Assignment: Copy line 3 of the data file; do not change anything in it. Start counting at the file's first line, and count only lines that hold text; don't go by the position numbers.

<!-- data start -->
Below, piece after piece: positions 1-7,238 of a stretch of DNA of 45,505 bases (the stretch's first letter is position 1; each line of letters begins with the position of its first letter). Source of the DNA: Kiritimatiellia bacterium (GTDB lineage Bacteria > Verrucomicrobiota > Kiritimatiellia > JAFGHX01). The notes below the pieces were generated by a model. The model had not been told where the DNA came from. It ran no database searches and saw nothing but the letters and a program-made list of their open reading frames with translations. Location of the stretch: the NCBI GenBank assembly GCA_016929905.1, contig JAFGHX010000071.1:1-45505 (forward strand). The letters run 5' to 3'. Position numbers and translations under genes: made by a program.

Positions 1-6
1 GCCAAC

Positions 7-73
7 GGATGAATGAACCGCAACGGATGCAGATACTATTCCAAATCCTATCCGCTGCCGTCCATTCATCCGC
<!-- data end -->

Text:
1 GCCAAC